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I changed from 32bit to 64bit and i cant install anything. As soon as i installed the OS i used apt-get update and apt-get upgrade. Now everything i try to install i get the following error.

Reading package lists... Done
Building dependency tree       
Reading state information... Done
wine is already the newest version (1.8.5-1).
You might want to run 'apt-get -f install' to correct these:
The following packages have unmet dependencies:
 gcc-6-multilib : Depends: libc6-dev-i386 (>= 2.11) but it is not going to be installed
 libc6-dev-x32 : Depends: libc6-dev-i386 (= 2.24-8) but it is not going to be installed
E: Unmet dependencies. Try 'apt-get -f install' with no packages (or specify a solution).

Anything i try to install.

Examples: apt-get install wine, apt-get install firmware-iwlwifi

I am very new to unix.

  • You still have links to i386 stuff in your apt lists. Either that, or your apt preferences are still set to want i386 rather than amd64. – Shadur Dec 30 '16 at 21:13
  • "f you are unfamiliar with Linux generally, if you do not have at least a basic level of competence in administering a system, if you are looking for a Linux distribution to use as a learning tool to get to know your way around Linux, or if you want a distro that you can use as a general purpose desktop installation, Kali Linux is probably not what you are looking for." - docs.kali.org/introduction/should-i-use-kali-linux – user8779 Dec 30 '16 at 21:34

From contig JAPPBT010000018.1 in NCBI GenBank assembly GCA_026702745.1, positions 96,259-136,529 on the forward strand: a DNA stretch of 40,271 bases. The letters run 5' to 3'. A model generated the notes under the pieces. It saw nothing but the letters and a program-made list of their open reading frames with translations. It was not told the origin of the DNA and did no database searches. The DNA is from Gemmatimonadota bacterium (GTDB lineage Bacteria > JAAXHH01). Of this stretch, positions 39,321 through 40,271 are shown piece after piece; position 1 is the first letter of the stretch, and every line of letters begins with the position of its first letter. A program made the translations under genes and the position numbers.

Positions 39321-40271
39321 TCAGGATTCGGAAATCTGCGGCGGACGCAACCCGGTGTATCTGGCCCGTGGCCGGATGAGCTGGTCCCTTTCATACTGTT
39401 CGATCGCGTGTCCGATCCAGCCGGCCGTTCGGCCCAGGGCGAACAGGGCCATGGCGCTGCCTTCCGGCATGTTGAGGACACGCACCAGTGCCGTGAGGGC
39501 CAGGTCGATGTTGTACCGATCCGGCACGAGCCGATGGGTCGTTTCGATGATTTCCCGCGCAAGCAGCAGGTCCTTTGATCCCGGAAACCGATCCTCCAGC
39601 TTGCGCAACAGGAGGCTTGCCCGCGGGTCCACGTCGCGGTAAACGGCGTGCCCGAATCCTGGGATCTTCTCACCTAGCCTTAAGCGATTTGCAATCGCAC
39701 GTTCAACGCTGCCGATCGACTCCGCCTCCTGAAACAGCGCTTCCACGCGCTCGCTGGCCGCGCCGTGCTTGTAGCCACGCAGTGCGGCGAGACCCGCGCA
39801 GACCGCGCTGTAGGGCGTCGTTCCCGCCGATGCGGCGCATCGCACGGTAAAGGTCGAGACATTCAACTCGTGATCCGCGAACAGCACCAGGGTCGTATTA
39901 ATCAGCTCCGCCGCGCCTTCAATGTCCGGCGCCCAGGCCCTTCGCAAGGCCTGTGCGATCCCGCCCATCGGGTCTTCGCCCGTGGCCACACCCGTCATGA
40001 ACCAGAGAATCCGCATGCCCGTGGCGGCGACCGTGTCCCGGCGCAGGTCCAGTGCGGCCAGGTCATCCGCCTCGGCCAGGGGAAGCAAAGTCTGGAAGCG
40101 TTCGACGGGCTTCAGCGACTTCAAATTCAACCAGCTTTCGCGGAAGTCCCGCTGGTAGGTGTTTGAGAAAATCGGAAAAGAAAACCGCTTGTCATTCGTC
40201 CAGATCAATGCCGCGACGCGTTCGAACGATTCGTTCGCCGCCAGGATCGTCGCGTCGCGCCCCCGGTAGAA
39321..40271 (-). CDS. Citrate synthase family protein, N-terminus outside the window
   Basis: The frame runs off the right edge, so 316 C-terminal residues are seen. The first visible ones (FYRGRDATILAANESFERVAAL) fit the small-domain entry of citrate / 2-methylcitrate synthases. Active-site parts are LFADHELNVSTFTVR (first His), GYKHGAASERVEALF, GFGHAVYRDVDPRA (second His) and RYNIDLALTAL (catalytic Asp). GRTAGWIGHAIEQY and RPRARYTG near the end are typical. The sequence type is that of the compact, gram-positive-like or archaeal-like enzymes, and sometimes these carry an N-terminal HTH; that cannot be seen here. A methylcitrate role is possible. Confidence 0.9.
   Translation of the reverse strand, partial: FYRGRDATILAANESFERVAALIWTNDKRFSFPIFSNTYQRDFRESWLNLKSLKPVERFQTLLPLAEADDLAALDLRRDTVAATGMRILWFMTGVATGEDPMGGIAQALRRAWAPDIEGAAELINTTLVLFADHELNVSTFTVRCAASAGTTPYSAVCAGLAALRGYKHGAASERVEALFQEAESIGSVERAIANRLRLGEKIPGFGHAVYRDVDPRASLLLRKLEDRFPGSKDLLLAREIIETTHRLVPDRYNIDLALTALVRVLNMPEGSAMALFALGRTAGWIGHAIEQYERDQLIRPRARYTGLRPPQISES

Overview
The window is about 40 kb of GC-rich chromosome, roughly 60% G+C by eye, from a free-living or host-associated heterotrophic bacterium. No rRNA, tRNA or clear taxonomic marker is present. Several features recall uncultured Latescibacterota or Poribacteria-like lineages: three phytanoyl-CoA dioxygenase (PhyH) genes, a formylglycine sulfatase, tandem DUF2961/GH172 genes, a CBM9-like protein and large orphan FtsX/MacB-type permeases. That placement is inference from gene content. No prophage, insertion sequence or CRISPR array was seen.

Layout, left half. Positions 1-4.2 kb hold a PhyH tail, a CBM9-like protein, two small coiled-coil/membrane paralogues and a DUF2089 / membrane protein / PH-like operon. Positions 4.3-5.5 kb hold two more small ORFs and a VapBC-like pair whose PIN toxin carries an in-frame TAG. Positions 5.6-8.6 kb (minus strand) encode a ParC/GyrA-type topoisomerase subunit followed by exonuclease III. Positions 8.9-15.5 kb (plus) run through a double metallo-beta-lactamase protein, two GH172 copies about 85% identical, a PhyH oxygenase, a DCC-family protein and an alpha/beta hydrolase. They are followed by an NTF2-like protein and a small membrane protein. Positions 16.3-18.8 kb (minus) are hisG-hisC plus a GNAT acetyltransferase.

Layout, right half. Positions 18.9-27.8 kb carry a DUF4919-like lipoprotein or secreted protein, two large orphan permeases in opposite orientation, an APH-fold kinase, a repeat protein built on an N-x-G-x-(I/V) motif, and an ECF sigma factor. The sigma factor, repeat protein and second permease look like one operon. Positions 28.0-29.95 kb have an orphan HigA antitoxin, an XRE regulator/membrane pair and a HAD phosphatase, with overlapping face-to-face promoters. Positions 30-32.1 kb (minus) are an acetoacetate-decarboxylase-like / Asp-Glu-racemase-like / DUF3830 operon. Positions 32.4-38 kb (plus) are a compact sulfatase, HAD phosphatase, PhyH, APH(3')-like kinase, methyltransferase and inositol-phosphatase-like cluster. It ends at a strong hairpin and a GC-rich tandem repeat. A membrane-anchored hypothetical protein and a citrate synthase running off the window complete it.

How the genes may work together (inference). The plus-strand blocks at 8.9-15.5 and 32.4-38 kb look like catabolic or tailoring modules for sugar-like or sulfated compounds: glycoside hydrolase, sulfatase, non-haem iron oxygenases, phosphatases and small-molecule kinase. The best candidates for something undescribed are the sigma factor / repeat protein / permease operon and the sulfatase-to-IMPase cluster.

• Run apt-get dist-upgrade – defalt Jan 2 '17 at 12:35
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Have you tried apt-get -f install?

If you check man apt-get You will find

 -f, --fix-broken
   Fix; attempt to correct a system with broken dependencies in place. This
   option, when used with install/remove, can omit any packages to permit APT
   to deduce a likely solution. If packages are specified, these have to
   completely correct the problem. The option is sometimes necessary when
   running APT for the first time; APT itself does not allow broken package
   dependencies to exist on a system. It is possible that a system's dependency
   structure can be so corrupt as to require manual intervention (which usually
   means using dselect(1) or dpkg --remove to eliminate some of the offending
   packages). Use of this option together with -m may produce an error in some
   situations. Configuration Item: APT::Get::Fix-Broken.

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